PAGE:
#mcr-9, an inducible #gene encoding an acquired phosphoethanolamine transferase in #Escherichia coli, and its origin (Antimicrob Agents Chemother., abstract)

[Source: Antimicrobial Agents and Chemotherapy, full page: (LINK). Abstract, edited.]

mcr-9, an inducible gene encoding an acquired phosphoethanolamine transferase in Escherichia coli, and its origin

Nicolas Kieffer, Guilhem Royer, Jean-Winoc Decousser, Anne-Sophie Bourrel, Mattia Palmieri, Jose-Manuel Ortiz De La Rosa, Hervé Jacquier, Erick Denamur, Patrice Nordmann,Laurent Poirel

DOI: 10.1128/AAC.00965-19



The plasmid-located mcr-9 gene encoding a putative phosphoethanolamine transferase was identified in a colistin-resistant human fecal Escherichia coli belonging to a very rare phylogroup D-ST69-O15:H6 clone. This MCR-9 protein shares 33-65% identity with the other plasmid-encoded MCR-type enzymes identified (MCR-1- to -8) that have been found as sources of acquired resistance to polymyxins in Enterobacteriaceae. Analysis of the lipopolysaccharide of the MCR-9-producing isolate revealed a similar function as MCR-1 by adding a phosphoethanolamine group to the lipid A and subsequently modifying the structure of the lipopolysaccharide. However, a minor impact on susceptibility to polymyxins was noticed once cloned and produced in an E. coli K-12 derived strain. Nevertheless, we showed here that sub-inhibitory concentrations of colistin induced the expression of the mcr-9 gene, leading to increased MIC levels. This inducible expression was mediated by a two-component regulatory system encoded by the qseC and qseB genes located downstream of mcr-9. Genetic analysis showed that the mcr-9 gene was carried by an IncHI2 plasmid. In silico analysis revealed that the plasmid-encoded MCR-9 shared significant amino acid identity (ca. 80%) with the chromosomally-encoded MCR-like proteins from Buttiauxella spp. In particular, Buttiauxella gaviniae was found to harbor a gene encoding MCR-BG, sharing 84% identity with MCR-9. That gene was neither expressed nor inducible in its original host, which was fully susceptible to polymyxins. This work showed that mcr genes may circulate quite silently and remaining undetected unless induced by colistin.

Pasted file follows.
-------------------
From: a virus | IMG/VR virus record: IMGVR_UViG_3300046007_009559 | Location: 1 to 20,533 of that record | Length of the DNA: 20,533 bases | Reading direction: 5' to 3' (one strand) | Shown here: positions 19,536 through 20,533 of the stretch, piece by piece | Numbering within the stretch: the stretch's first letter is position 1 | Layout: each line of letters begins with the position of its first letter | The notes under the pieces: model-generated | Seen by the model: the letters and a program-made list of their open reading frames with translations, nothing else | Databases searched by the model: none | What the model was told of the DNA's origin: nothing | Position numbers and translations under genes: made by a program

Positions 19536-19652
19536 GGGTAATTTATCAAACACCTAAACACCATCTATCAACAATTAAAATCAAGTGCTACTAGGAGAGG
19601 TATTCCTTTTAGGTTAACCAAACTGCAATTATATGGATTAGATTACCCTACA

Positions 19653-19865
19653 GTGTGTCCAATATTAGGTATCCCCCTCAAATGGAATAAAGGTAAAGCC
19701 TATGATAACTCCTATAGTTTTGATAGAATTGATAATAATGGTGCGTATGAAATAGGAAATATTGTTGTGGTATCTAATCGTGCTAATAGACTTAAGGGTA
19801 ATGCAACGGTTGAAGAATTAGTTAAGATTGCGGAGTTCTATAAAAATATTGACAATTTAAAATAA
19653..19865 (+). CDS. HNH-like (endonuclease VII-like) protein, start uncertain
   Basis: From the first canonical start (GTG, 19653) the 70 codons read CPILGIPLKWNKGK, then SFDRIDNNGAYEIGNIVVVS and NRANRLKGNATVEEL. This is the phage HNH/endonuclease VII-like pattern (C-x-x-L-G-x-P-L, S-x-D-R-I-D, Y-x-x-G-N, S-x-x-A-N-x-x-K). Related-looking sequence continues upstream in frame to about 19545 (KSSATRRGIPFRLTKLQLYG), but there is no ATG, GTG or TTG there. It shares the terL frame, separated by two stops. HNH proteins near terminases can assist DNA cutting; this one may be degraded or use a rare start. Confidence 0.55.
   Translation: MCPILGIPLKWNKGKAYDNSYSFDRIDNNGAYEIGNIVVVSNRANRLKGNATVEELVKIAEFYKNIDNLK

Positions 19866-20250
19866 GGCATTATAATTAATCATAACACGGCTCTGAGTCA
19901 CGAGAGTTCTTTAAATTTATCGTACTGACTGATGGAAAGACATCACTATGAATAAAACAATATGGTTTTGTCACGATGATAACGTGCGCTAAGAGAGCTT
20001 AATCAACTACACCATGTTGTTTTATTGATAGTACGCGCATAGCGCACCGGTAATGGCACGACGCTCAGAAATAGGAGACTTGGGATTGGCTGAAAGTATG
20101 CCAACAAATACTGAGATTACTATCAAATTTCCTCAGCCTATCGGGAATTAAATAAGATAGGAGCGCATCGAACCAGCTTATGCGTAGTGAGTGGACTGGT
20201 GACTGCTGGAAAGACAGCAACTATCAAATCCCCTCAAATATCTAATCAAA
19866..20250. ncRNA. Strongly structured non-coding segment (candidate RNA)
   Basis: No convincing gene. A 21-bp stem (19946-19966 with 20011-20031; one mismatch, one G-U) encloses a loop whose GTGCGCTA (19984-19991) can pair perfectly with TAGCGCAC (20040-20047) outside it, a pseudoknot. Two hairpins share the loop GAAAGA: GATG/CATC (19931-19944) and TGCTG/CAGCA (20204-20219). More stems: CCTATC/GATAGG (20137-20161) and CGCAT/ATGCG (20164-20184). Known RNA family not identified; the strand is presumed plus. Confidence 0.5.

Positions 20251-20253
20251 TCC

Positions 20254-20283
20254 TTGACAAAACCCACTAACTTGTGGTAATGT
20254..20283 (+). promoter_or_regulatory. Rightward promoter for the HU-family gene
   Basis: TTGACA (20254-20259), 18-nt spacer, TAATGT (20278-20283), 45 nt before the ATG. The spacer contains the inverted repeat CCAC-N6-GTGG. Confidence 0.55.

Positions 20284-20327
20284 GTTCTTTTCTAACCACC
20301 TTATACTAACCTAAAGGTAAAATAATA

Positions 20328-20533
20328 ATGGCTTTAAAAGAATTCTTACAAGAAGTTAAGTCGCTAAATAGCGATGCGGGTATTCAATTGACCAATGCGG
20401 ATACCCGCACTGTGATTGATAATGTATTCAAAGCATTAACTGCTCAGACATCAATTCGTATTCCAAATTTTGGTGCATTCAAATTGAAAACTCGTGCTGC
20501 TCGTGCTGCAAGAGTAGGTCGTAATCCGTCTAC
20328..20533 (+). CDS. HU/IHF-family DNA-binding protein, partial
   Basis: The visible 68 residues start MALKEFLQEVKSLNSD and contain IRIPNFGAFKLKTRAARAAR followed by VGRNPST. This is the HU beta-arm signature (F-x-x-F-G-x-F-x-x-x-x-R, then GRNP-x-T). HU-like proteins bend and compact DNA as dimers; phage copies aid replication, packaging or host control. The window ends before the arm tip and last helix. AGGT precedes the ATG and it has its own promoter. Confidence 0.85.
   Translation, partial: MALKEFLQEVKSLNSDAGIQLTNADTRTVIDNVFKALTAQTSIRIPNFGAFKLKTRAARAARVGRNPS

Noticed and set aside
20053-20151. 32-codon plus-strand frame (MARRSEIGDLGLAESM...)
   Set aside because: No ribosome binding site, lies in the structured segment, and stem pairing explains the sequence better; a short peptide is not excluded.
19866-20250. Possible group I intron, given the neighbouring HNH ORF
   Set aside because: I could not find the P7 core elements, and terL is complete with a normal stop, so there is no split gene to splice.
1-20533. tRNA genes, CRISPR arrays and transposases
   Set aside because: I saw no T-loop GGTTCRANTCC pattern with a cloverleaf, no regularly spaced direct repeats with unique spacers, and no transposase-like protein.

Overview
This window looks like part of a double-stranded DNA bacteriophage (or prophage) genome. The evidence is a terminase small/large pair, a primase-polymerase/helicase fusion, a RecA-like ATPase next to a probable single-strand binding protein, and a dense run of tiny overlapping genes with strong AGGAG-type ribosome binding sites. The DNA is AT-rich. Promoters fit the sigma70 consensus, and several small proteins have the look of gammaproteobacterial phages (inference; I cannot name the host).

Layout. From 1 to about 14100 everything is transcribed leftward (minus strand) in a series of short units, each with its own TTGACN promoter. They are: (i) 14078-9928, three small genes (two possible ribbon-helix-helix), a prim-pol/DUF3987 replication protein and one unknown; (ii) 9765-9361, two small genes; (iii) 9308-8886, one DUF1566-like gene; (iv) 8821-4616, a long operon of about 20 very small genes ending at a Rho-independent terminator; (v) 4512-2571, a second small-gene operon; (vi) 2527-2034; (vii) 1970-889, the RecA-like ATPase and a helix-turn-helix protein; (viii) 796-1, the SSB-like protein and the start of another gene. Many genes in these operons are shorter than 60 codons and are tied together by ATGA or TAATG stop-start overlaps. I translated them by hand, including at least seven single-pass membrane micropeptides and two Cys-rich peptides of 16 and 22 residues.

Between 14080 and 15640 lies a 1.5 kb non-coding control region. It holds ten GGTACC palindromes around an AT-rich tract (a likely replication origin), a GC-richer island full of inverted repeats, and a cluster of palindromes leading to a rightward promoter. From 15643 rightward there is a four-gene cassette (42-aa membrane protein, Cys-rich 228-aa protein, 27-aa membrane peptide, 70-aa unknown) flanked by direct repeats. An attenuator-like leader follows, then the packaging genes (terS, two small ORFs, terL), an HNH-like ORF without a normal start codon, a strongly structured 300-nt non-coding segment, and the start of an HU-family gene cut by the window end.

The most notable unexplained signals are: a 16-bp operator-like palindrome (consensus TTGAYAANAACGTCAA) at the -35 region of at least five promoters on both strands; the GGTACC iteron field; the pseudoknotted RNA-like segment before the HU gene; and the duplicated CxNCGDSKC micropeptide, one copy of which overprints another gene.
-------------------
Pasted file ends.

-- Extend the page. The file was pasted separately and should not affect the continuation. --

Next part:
Copyright © 2019 American Society for Microbiology. All Rights Reserved.

Keywords: Antibiotics; Drugs Resistance; MCR9; Colistin; E. Coli.


Published by

Giuseppe Michieli

I am an Italian blogger, active since 2005 with main focus on emerging infectious diseases such as avian influenza, SARS, antibiotics resistance, and many other global Health issues. Other fields of interest are: climate change, global warming, geological and biological sciences. My activity consists mainly in collection and analysis of news, public services updates, confronting sources and making decision about what are the 'signals' of an impending crisis (an outbreak, for example). When a signal is detected, I follow traces during the entire course of an event. I started in 2005 my blog ''A TIME'S MEMORY'', now with more than 40,000 posts and 3 millions of web interactions. Subsequently I added an Italian Language blog, then discontinued because of very low traffic and interest. I contributed for seven years to a public forum (FluTrackers.com) in the midst of the Ebola epidemic in West Africa in 2014, I left the site to continue alone my data tracking job.